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76 Days

Future generations wishing to study the COVID-19 pandemic already have two documentaries to start with. Less than two months ago saw the release of “Totally Under Control,” an alternately frightening and enraging in-depth look at how the U.S. government bungled its early response to the pandemic and left us woefully behind in combating it to this very day. Now comes “76 Days,” an equally harrowing film that goes even further back, observing the struggles of both frightened patients and harried medical workers in Wuhan when the city was placed under a 76-day lockdown. 

The story of how the film came to be is interesting enough to perhaps one day become the subject of its own movie. In the earliest days of the pandemic, some hospitals actually welcomed the presence of the media to help get the word out about what was happening. Hao Wu was there doing research for a pandemic film for a U.S. network when he met two other reporters, Weixi Chen and another who has chosen to remain anonymous, and they agreed to collaborate until a media crackdown in late March forced that to come to an official end. After returning to the U.S. and quarantining in Atlanta, Hao began putting together a rough cut of their footage, shot at four different hospitals, and which was smuggled digitally past officials. When the aforementioned network elected not to go ahead, he got back into contact with the other two and they worked to complete it anyway.

The opening sequence, filmed in the chaotic early days of the pandemic, is as nightmarish as anything ever presented in a horror film and this time, one cannot merely think to themselves "It’s Only A Movie ..." Hordes of cold, frightened, and potentially sick people are banging on the doors trying to get in, while an already overworked hospital staff tries to maintain some kind of order to prevent them from being completely overrun. Those workers are also forced to deal with a critical lack of resources—what is to be done when a patient is in imminent need of intubation but the equipment required to do so is not there? Pushed to the brink of exhaustion, these workers do everything in their power to take care of their patients, but it's not always enough. This leads to a particularly devastating moment in which a woman is reduced to hysterics as she begs the doctors to let her see her just-deceased father one more time as his body is wheeled away. We then see shot of a box filled with the ID cards and phones of the dead—a stark reminder of the already-growing human cost.

After that, the film settles down and uses a fly-on-the-wall approach to chart the ways in which the hospital staff—as everyone is swathed in PPE, it is virtually impossible to tell people and their positions apart—tries to attend to their scared and confused patients with little rest other than to collapse in a nearby chair for a few minutes of respite. We see them as they do what they can to pass on messages to and from family members who cannot be there, and later contacting the families to tell them when their loved ones have passed in order to return their possessions. At one point, a woman arrives to deliver a baby by C-section and they have to tell her that not only is her husband not allowed to be with her, but that her child will have to remain in the hospital afterwards while they go into quarantine.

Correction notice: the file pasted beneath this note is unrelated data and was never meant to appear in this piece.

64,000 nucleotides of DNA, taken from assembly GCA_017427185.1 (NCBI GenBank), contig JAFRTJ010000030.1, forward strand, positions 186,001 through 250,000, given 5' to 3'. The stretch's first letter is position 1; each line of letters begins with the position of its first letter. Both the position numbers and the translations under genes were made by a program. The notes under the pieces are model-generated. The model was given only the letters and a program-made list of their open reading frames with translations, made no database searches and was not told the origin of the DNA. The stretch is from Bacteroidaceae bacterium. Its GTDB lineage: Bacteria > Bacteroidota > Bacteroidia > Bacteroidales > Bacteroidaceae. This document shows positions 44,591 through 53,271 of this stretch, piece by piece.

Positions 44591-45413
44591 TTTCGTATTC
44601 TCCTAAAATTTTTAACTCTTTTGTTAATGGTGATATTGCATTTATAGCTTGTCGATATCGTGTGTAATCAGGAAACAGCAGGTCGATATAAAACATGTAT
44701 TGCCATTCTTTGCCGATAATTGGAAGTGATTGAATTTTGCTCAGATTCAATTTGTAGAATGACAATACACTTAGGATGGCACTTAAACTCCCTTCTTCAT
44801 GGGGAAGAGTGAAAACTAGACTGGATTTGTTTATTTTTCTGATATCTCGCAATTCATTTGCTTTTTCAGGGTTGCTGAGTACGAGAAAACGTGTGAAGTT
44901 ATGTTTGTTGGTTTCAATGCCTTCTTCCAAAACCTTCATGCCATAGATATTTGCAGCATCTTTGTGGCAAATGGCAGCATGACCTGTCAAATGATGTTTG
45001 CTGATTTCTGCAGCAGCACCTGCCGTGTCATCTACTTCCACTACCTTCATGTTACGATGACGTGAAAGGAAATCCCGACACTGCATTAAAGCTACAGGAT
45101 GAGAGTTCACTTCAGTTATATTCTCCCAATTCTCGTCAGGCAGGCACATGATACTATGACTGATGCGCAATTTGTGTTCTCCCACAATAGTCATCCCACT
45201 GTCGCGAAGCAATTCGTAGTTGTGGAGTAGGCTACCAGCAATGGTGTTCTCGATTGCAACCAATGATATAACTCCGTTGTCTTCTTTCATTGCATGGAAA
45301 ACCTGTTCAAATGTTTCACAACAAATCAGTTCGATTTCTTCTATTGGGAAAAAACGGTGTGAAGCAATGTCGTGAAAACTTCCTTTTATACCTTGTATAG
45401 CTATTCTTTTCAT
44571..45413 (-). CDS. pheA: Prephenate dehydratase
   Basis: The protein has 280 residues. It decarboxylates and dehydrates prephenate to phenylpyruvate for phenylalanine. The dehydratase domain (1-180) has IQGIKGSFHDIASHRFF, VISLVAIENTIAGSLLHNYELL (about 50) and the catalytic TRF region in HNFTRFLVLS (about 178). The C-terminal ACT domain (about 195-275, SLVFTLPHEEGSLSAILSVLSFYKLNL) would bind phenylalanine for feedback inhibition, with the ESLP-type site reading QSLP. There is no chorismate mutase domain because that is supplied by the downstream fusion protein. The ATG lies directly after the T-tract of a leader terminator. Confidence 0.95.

The closest thing that the film has to a recurring character is “Grandpa,” an elderly retired fisherman with a form of dementia who continually attempts to leave the hospital and go home. This puts yet another burden on the staff when they are forced to chase him down before he makes it to an exit, and then have to deal with him weeping as he begs to be left alone. Even the most forgiving of people might get a little tired of this after a while. But as we see the staff carefully leading him back to his bed, they demonstrate a capacity for kindness and patience that would be remarkable under ordinary circumstances. Here, it comes across as absolutely extraordinary.

Of course, watching a film chronicling the opening salvo of the COVID-19 pandemic at a time when cases in this country continue to surge may not exactly strike most viewers as the most entertaining way to pass a couple of hours. That may be true, but to the credit of the filmmakers, “76 Days” has been made in such a skillful and gripping manner that even those suffering from COVID news fatigue will find themselves caught up in it. More importantly, the film will be of great value to future viewers as a time capsule from a key moment in history—one that is undeniably grim and nightmarish, but also contains enough small triumphs involving people coming together for the common good (such as the film’s very existence) to make it an oddly hopeful and optimistic one as well.

Now playing in virtual cinemas.

Peter Sobczynski

A moderately insightful critic, full-on Swiftie and all-around bon vivant, Peter Sobczynski, in addition to his work at this site, is also a contributor to The Spool and can be heard weekly discussing new Blu-Ray releases on the Movie Madness podcast on the Now Playing network.

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Film Credits

76 Days movie poster

76 Days (2020)

93 minutes


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